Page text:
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tennisrox
Dec 17th, 2006, 05:27 AM
http://www.peterbodostennisworld.com

*Rolls Eyes*. . . Whatever!
Posted 12/15/2006 @ 2 :10 PM


Well, we had quite the OT discussion (hiccup!) last night, but by light of day we're once again mild-mannered inquiring minds focused on tennis, Right? So let's get back to the second story that popped up on the radar during yesterday's ultimate good news (Lindsay's pregnant!)/bad news (Lamar Hunt died) day. That would be Lindsay's effective retirement from tennis for a far better reason than chronic back pain or death-by-wealth (remember, this girl very quiet piled up over $21 million in prize money; that's a lot of gear at American Girl, huh?)

Anyway, I'll kick it off with a confession: Lindsay is the player I hate to love. But I can't help myself.

I can think of a dozen things to rant against her about, because she makes my job tricky. She's the anti-thesis of the enormous, papier-mâché model of the archetypal warrior against which we ink-stained wretches like to measure tennis champions. We want our tennis champions to, in the words of Jimmy Connors, “spill their guts” (something Jimbo did frequently, and without a trace of self-consciousness), and we want them to snort fire and rain brimstone down on their rivals. We want them to, in the words of John McEnroe, “take the sport to the next level.” We want to hear them say, in the words of Andre Agassi, “I stood on your shoulders and you lifted me.”

We also want them to “leave it all out there” and then, after squeezing every ounce of potential out of their bodies and minds, go gimping off into the twilight, driven off by the younger jackals, waving and muttering, “Tennis been very good to me!”

To all of which Lindsay, A SoCal girl through and through, cheerfully replied “No way, dude!”

She is, after all, the human equivalent of the rolled eyes, followed by a drawled, “Whatever!”

Among blue-chip champions, she will forever be known as the dissident. Nothing could make her suppress her mellow gene, which isn't to say that she was above experiencing acute stress (the opposite is true) or bitter disappointment or even existential doubt (she spent a good part of her career waging a generally unsuccessful battle against demons of self-conscious that any girl who has always been big can tell you all about). But she was the absolute master of getting past those fleeting blows and dark moments. Lindsay was great at moving on; waking up each day to a new sun.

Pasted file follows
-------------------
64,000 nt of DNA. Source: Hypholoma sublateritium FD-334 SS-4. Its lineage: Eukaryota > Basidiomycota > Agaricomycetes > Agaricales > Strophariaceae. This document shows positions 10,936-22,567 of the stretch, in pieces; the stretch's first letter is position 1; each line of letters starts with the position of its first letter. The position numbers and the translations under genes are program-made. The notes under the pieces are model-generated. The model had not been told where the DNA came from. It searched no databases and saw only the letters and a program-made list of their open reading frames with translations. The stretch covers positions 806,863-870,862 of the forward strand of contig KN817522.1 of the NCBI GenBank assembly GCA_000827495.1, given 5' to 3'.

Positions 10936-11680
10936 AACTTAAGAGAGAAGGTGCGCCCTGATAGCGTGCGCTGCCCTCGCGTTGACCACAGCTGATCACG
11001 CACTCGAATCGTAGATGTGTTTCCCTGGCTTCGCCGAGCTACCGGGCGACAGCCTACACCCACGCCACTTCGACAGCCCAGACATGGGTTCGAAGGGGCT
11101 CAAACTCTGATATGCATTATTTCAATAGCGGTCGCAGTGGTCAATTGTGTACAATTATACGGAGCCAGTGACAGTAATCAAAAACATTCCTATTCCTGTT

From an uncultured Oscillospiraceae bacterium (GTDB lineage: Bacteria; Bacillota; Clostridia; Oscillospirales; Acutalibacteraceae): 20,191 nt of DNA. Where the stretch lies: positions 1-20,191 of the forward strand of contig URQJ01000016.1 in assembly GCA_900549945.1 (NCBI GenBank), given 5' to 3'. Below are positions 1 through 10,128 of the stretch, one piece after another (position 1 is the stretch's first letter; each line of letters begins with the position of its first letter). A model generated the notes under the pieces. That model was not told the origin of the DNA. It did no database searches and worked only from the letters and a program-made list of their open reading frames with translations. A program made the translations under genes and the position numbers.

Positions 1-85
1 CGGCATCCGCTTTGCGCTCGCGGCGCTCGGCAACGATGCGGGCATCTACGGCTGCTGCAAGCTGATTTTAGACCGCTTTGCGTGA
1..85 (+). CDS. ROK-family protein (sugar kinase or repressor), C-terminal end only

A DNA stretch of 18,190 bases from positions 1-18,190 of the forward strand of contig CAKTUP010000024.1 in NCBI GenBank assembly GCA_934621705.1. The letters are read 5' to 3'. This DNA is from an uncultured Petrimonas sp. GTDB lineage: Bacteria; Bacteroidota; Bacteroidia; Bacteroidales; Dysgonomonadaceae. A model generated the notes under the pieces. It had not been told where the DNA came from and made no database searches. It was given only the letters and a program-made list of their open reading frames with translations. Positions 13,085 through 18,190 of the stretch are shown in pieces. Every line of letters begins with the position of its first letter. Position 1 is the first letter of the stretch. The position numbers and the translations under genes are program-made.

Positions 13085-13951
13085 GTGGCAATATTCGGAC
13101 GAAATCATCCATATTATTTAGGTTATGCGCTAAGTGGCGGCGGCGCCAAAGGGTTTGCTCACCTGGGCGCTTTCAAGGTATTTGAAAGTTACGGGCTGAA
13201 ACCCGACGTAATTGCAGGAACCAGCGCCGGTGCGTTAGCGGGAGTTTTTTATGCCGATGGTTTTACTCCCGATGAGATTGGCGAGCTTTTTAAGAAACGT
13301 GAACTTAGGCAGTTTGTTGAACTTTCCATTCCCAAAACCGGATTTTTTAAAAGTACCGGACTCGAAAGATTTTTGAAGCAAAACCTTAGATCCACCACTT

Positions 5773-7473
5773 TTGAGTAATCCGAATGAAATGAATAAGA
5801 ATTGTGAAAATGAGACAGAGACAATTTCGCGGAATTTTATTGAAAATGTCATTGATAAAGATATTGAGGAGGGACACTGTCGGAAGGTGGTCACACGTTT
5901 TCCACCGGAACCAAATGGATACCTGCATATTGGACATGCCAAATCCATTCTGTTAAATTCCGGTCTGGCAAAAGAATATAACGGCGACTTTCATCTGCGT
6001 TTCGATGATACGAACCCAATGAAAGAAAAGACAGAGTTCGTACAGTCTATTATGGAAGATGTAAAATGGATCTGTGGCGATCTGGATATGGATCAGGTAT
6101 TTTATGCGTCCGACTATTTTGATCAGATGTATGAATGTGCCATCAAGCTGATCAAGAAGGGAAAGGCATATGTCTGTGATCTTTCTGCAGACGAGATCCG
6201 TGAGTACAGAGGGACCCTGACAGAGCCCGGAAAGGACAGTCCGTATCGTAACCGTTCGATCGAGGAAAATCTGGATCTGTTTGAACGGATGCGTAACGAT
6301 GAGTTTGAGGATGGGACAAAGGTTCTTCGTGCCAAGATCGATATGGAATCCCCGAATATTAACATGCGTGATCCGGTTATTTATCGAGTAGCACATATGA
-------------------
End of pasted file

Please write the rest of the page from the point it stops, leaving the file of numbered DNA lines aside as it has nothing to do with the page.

In a way, Lindsay was the closest thing to a slacker that tennis has ever produced. Just compare the official parting words she showered on our friend, ESPN.com contributor Bonnie DeSimone, to those we heard so recently from Andre Agassi:

I hate the word 'retirement' but this season was such a struggle physically for me and I can't imagine playing again. I feel like the second part of my life is about to begin. . . I can't say there's any sadness yet about missing tennis. My life is with my husband and my future child. I feel so lucky that if everything goes well, I'm able to go out like this. The timing couldn't be better."

This isn't a farewell address, it's a getaway speech!

And that's vintage Lindsay.

And here's the really weird thing: Lindsay was a four-time year-end No. 1, an Olympic gold medalist, a Grand Slam title holder at every major except the French Open, and the winner of 51 tournaments – just nine short of Andre Agassi’s take, and 9 up on one of her career rivals, Martina Hingis. Those glittering stats are a tribute to her game and amazing ability as a ball striker. No player has ever worked so hard to fly under the radar. If she were at a cocktail party and somebody called out, Hey, anybody in here ever win a Grand Slam title? Lindsay would be the one asking the bartender for another mineral water, pretending she hadn't heard a thing.

It's hard to appreciate how Davenport could be so blase about her status without understanding this critical element in her biography: Unlike fellow prodigies Steffi Graf and Monica Seles (among others) Davenport led a typical, teen-ager's life well into her prime as a player. And we're not talking "typical" in the way the spinmeisters like to apply it to every child laboring in a tennis sweat shop: She likes horses! She enjoys Instant Messaging her former friends from middle-school and Quentin Tarantino! She visited the mall last week! She's leading the life of a regular teenager!

By the age of 14, everybody was saying that Lindsay was going to be the next big thing, although that was just about the time that, owing to her height and weight, the last thing she wanted was the be the next big anything. At the time she graduated from Murietta High School in 1994, she was not just a regular high schooler with regular issues related to her not entirely regular appearance, she was in the World Top 10, and destined to hit No. 6 by that summer.